Out of six top-notch finalists for the Powerhouse Precinct at Parramatta competition, the jury unanimously decided on the team led by Moreau Kusunoki and their Australian collaborator Genton as the winner. The Powerhouse Parramatta project will transform and renew the Museum of Applied Arts & Sciences, one of Australia’s oldest and most significant cultural institutions, into a central arts and cultural district.
The team won the jury's favor with their multi-faceted design concept, which envisions the Powerhouse Parramatta as “a hyper-platform, a building with limitless potential which continuously evolves. The built form treads lightly on the site, creating a porous ground plane. The architecture connects the city with the river, providing generous public space and creating an open 24-hour precinct that engages locals and visitors,” Moreau Kusunoki said. The Paris-based practice made headlines for winning the Guggenheim Helsinki competition in 2015.
Oriented towards the riverfront, the 24-hour precinct will connect the museum with surrounding streets and offer a “transparent urban lounge” for visitors and locals alike to reconnect with nature, while experiencing Parramatta's vibrant cultural scene. The winning team was inspired by the site’s long history as a gathering space for cultural exchange.
The new museum will be encased in a delicate latticed exoskeleton. The structural steel lattice minimizes its weight and carbon footprint, with the highest lattices made from structural timber to "give the impression of the Powerhouse dissolving into the sky”.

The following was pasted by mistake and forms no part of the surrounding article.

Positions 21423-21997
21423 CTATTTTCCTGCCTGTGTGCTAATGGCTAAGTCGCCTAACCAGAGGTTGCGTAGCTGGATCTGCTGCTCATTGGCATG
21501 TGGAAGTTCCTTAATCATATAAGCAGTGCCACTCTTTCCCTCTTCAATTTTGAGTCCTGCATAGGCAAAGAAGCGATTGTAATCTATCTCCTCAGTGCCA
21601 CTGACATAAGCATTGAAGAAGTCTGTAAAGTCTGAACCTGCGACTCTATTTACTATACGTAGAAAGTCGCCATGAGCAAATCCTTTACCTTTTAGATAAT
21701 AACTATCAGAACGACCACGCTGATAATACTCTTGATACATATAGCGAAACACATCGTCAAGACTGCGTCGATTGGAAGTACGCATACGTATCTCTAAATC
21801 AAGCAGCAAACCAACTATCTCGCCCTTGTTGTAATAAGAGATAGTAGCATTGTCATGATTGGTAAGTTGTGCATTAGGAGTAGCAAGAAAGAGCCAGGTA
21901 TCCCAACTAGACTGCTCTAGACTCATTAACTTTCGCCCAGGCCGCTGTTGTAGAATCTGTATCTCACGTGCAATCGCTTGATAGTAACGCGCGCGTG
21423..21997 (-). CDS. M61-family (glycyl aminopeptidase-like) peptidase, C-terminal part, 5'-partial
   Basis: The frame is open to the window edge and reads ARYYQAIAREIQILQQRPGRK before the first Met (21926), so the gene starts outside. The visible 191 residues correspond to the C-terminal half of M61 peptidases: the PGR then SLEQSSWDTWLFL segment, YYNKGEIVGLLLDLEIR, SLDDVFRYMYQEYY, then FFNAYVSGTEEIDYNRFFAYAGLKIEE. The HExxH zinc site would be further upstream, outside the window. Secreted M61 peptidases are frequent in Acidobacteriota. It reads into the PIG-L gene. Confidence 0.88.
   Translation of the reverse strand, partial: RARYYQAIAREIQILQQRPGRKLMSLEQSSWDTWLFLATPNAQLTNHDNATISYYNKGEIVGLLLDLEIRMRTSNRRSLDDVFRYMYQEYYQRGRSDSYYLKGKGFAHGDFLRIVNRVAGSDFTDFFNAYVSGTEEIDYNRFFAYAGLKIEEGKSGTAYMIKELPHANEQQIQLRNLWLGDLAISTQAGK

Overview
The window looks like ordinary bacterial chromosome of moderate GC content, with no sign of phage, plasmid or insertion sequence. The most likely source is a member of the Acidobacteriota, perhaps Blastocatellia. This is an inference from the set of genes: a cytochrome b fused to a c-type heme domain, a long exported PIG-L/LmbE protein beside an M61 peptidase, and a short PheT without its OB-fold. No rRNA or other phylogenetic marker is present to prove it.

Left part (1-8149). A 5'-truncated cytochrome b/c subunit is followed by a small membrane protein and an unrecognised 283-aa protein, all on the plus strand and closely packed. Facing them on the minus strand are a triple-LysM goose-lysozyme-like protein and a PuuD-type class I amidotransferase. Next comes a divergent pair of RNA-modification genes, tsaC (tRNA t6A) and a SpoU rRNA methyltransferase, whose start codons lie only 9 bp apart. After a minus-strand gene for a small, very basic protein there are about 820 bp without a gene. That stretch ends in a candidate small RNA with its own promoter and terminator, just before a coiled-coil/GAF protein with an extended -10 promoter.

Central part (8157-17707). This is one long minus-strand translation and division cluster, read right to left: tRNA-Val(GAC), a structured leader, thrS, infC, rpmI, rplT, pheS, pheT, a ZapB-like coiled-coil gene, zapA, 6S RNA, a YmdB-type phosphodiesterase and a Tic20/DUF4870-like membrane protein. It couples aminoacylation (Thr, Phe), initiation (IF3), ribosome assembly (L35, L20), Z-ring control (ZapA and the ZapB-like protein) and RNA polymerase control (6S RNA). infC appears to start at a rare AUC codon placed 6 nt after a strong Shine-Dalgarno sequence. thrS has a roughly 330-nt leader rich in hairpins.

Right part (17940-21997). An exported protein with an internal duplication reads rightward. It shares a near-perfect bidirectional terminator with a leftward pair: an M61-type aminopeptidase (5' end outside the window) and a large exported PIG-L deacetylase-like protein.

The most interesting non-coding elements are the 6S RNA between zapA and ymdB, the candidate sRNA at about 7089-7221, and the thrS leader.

The museum will be a “hyper-platform” featuring seven flexible Presentation Spaces to showcase its extensive international collection and to host various public programs.
In between the Presentation Spaces will be quieter places for respite that will be interspersed throughout the building — an an element inspired by the Japanese concept of “mâ”, an in-between space activated by its users depending on their needs. These spaces would further enrich the museum's spatial organization, the design team says.
Competition director Malcolm Reading praised the winning design as “the most sophisticated and assured proposal, absolutely of its time, attuned to the Australian cultural landscape and dexterous in the way it balanced the Powerhouse’s and local community needs.”
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